A myth-shattering narrative of how a nation embraced "separation" and its pernicious consequences.
Plessy v. Ferguson, the Supreme Court case synonymous with “separate but equal,” created remarkably little stir when the justices announced their near-unanimous decision on May 18, 1896. Yet it is one of the most compelling and dramatic stories of the nineteenth century, whose outcome embraced and protected segregation, and whose reverberations are still felt into the twenty-first.
Separate spans a striking range of characters and landscapes, bound together by the defining issue of their time and ours—race and equality. Wending its way through a half-century of American history, the narrative begins at the dawn of the railroad age, in the North, home to the nation’s first separate railroad car, then moves briskly through slavery and the Civil War to Reconstruction and its aftermath, as separation took root in nearly every aspect of American life.
Award-winning author Steve Luxenberg draws from letters, diaries, and archival collections to tell the story of Plessy v. Ferguson through the eyes of the people caught up in the case. Separate depicts indelible figures such as the resisters from the mixed-race community of French New Orleans, led by Louis Martinet, a lawyer and crusading newspaper editor; Homer Plessy’s lawyer, Albion Tourgée, a best-selling author and the country’s best-known white advocate for civil rights; Justice Henry Billings Brown, from antislavery New England, whose majority ruling endorsed separation; and Justice John Harlan, the Southerner from a slaveholding family whose singular dissent cemented his reputation as a steadfast voice for justice.
Sweeping, swiftly paced, and richly detailed, Separate provides a fresh and urgently-needed exploration of our nation’s most devastating divide.
|Publisher:||Norton, W. W. & Company, Inc.|
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About the Author
Steve Luxenberg is the author of Separate: The Story of Plessy v. Ferguson, and America's Journey from Slavery to Segregation and the critically acclaimed Annie’s Ghosts: A Journey into a Family Secret. During his thirty years as a Washington Post senior editor, he has overseen reporting that has earned numerous national honors, including two Pulitzer Prizes.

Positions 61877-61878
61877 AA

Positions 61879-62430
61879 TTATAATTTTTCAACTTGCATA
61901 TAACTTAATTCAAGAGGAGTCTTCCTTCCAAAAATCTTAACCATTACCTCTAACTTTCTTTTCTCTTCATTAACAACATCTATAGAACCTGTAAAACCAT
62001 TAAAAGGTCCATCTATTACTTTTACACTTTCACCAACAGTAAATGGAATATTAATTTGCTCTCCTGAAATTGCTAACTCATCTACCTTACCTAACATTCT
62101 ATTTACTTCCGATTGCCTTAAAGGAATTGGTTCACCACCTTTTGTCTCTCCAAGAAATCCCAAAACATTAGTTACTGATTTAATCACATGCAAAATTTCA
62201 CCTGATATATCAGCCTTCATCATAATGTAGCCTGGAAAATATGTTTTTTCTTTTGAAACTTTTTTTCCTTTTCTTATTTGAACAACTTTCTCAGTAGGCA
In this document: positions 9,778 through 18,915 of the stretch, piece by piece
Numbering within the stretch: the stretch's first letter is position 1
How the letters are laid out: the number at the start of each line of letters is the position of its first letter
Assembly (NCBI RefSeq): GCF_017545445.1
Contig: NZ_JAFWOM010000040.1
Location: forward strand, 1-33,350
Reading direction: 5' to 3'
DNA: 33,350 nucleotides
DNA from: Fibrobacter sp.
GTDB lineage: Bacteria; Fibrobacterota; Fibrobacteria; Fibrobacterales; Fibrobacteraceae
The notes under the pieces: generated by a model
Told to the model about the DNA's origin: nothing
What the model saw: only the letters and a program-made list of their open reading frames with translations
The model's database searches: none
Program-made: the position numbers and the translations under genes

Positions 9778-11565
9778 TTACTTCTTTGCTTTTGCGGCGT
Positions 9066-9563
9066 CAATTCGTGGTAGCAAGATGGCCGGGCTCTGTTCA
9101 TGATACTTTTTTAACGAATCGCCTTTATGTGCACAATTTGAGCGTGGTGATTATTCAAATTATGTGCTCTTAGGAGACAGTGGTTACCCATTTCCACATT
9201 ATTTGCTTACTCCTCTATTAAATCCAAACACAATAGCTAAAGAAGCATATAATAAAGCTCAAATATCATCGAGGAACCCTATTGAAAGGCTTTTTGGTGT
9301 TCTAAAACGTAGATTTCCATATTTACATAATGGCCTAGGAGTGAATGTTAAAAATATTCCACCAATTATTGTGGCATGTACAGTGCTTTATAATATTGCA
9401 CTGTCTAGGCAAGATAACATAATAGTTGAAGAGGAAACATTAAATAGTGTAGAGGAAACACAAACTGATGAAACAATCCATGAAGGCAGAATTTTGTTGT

Table of Contents
Author's Note xi
Prologue April 1896 xiii
Cast Of Characters xxi
Part I Ambition
Chapter 1 Taking Their Seats • Massachusetts, 1838-1843 3
Chapter 2 Harlan of Kentucky • 1853-1857 25
Chapter 3 Brown of New England • 2856-1857 47
Chapter 4 Tourgee of Ohio • 1858-1860 69
Chapter 5 The Free People of Color • New Orleans, 1860 91
Part II War
Chapter 6 "The Harlan Name" • Kentucky, 1858-1862 107
Chapter 7 "A War of Which No Man Can See the End" • Brown in Detroit, 1860-1864 131
Chapter 8 "For This I Am Willing to Die" • Tourgee on the March, 1861-1863 153
Chapter 9 "Claim Your Rights" • New Orleans and Washington, 1863-1864 175
Part III Ascent
Chapter 10 Choosing Sides • Harlan in Kentucky, 1865-1871 193
Chapter 11 "A Taste for Judicial Life" • Brown in Detroit, 1866-1872 215
Chapter 12 Tourgee Goes South • North Carolina, 1865-1870 237
Chapter 13 Equal but Separate • New Orleans and the North, 1867-1871 261
Part IV Precipice
Chapter 14 "Is Not Harlan the Man?" • Kentucky and Washington, 1875-1878 281
Chapter 15 "Uncongenial Strifes" • Brown and Tourgee, 1875-1879 305
Chapter 16 Fool's Errand • North and South, 1880-1883 329
Chapter 17 The Color Line Sharpens • 1883-1888 351
Chapter 18 "The Negro Question" • Mayville, Washington, and New Orleans, 1889-1890 373
Part V Resistance
Chapter 19 "In Behalf of 7,999,999 of My Race" • New Orleans, Mayville, Detroit, and Washington, 1890-1891 397
Chapter 20 Arrest • Mayville and New Orleans, 1892-1893 419
Chapter 21 "You Are Fighting a Great Battle" • Washington, Mayville, and New Orleans, 1893-1895 443
Chapter 22 "In the Nature of Things" • March, April, May 1896 465